SAN ANTONIO — Bexar County health officials have downgraded the risk level for COVID-19 in the San Antonio area to the lowest threshold for the first time since Dec. 20, when an uptick in hospitalizations forced the community to be on guard over the holidays.
But numbers have steadily decreased since then and the appropriate indicators have improved as the country enters the last stages of the coronavirus pandemic's worst. Still, an additional 51 virus-related deaths over the last week – 49 of them classified as backlogged deaths – pushed the county across the 6,000-fatality mark, highlighting that the coronavirus will remain a mild threat for the foreseeable future.
Metro Health reported 1,065 new infections for the week starting March 1 and ending on March 7, bringing the seven-day case average down to 152 from 177 a week ago. This week there were 115 patients hospitalized with COVID-19 symptoms, down from 140 last week. The number of patients in intensive care dropped by half this week, to 18.
More than 693,000 coronavirus cases have been officially tallied by Metro Health, while at least 6,016 residents have died from virus-related complications since the pandemic began.
The next pop-up, no-cost vaccine clinic for residents is scheduled for Saturday on the east side.
How Bexar County is trending
Vaccine progress in Bexar County
The following numbers are provided by San Antonio Metro Health via this page.
- 74.1% of eligible Bexar County residents (those over 6 months of age) are fully vaccinated as of Feb. 14.
- 13.9% of eligible Bexar County residents (those over 5 years of age) have received a bivalent booster as of Feb. 14.
The CDC states that "when a high percentage of the community is immune to a disease (through vaccination and/or prior illness)," that community will have reached herd immunity, "making the spread of this disease from person to person unlikely."
The City of San Antonio breaks down the vaccination rates by zip code on Metro Health's Vaccination Statistics page.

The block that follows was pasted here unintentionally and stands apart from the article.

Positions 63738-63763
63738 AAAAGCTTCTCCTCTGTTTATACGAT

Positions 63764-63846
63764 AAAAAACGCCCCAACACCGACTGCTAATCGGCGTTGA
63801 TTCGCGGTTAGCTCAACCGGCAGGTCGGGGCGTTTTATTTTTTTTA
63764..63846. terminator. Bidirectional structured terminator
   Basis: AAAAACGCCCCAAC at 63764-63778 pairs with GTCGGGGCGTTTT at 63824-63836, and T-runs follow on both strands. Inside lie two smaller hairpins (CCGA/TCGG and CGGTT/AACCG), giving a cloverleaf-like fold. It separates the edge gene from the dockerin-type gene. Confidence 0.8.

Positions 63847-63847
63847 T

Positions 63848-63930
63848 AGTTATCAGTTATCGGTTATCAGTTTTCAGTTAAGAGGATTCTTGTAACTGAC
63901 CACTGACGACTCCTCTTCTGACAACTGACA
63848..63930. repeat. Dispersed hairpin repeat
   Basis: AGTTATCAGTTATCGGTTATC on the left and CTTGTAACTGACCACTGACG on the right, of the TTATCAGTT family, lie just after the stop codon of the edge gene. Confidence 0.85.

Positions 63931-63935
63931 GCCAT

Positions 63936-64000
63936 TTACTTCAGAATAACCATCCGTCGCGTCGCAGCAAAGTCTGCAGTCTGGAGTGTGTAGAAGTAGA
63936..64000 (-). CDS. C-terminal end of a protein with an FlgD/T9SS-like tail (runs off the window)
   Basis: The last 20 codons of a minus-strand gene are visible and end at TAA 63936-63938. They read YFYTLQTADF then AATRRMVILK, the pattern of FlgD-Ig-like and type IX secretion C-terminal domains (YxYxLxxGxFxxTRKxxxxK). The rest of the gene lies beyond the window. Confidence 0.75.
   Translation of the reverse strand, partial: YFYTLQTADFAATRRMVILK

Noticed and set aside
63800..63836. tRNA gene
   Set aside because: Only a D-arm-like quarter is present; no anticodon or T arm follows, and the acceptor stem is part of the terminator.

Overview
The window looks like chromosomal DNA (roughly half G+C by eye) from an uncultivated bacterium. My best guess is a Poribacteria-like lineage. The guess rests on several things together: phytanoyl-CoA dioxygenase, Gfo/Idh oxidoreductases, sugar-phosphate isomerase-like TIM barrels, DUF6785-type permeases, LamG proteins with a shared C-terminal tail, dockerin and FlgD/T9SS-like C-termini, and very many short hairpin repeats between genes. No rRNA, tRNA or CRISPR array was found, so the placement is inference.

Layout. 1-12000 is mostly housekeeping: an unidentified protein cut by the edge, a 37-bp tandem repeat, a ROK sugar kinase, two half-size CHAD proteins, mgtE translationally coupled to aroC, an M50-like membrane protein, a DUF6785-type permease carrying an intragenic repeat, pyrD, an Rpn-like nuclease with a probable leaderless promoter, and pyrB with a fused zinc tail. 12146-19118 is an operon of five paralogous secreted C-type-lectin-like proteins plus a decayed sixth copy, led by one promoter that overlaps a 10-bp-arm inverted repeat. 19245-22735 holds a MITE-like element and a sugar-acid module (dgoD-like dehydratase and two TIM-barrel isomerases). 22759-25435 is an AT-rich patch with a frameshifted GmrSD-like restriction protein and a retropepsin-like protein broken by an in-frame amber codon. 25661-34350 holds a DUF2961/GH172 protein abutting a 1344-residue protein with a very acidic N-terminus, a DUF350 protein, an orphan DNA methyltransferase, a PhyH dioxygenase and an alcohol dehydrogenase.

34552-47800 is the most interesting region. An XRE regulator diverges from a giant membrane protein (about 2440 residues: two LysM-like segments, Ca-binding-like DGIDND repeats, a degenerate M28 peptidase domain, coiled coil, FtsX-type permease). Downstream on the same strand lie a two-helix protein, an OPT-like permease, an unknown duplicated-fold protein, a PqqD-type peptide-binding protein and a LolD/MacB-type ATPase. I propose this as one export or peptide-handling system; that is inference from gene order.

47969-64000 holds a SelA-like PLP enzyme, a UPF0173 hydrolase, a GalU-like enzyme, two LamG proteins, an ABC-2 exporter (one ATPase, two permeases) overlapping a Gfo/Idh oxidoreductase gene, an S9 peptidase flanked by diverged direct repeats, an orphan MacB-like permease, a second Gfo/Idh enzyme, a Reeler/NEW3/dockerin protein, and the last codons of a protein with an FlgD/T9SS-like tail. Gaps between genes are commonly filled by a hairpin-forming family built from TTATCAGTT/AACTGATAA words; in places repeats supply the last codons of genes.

Coronavirus in Texas
The Texas Department of State Health Services transitioned to weekly COVID-19 reports at the start of 2023, with new data arriving every Wednesday.
For the week of March 2 to March 8, the state reported 12,384 cases; that total includes 7,244 new confirmed cases and 5,140 new probable cases. More details can be found on this page.
Those figures bring the total number of Texans diagnosed with COVID-19 to more than 8.35 million.
Meanwhile, 102 additional virus-related deaths were reported for the last week in Texas. The statewide death toll stands at 91,765. The positivity rate stands at 9.46%, down from 10.64% last week.
The symptoms of coronavirus can be similar to the flu or a bad cold. Symptoms include fever or chills, cough, shortness of breath or difficulty breathing, fatigue, muscle or body aches, headache, new loss of taste or smell sore throat, congestion or runny nose, nausea or vomiting, and diarrhea, according to the Centers for Disease Control.
Most healthy people will have mild symptoms. A study of more than 72,000 patients by the Centers for Disease Control in China showed 80 percent of the cases there were mild.
But infections can cause pneumonia, severe acute respiratory syndrome, kidney failure, and even death, according to the World Health Organization. Older people with underlying health conditions are most at risk.
Experts determined there was consistent evidence these conditions increase a person's risk, regardless of age:
- Chronic kidney disease
- COPD (chronic obstructive pulmonary disease)
- Obesity (BMI of 30 or higher)
- Immunocompromised state (weakened immune system) from solid organ transplant
- Serious heart conditions, such as heart failure, coronary artery disease, or cardiomyopathies
- Sickle cell disease
- Type 2 diabetes
- The CDC believes symptoms may appear anywhere from two to 14 days after being exposed.
Human coronaviruses are usually spread...
- Between people who are in close contact with one another (within about 6 feet).
- Through respiratory droplets produced when an infected person coughs, sneezes or talks. These droplets can land in the mouths or noses of people who are nearby or possibly be inhaled into the lungs.
- Some recent studies have suggested that COVID-19 may be spread by people who are not showing symptoms.
Help stop the spread of coronavirus
- Stay home when you are sick.
- Eat and sleep separately from your family members
- Use different utensils and dishes
- Cover your cough or sneeze with your arm, not your hand.
- If you use a tissue, throw it in the trash.
Find a testing location
City officials recommend getting a COVID-19 test if you experience fever or chills, cough, shortness of breath or difficulty breathing, fatigue, muscle or body aches, headache, new loss of taste or smell, sore throat, congestion or runny nose, nausea or vomiting, or diarrhea.
Here's a Testing Sites Locator to help you find the testing location closest to you in San Antonio.